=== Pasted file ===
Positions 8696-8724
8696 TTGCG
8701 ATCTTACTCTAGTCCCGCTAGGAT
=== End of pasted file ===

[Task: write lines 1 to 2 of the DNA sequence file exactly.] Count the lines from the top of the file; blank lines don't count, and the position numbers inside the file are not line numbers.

Positions 8696-8724
8696 TTGCG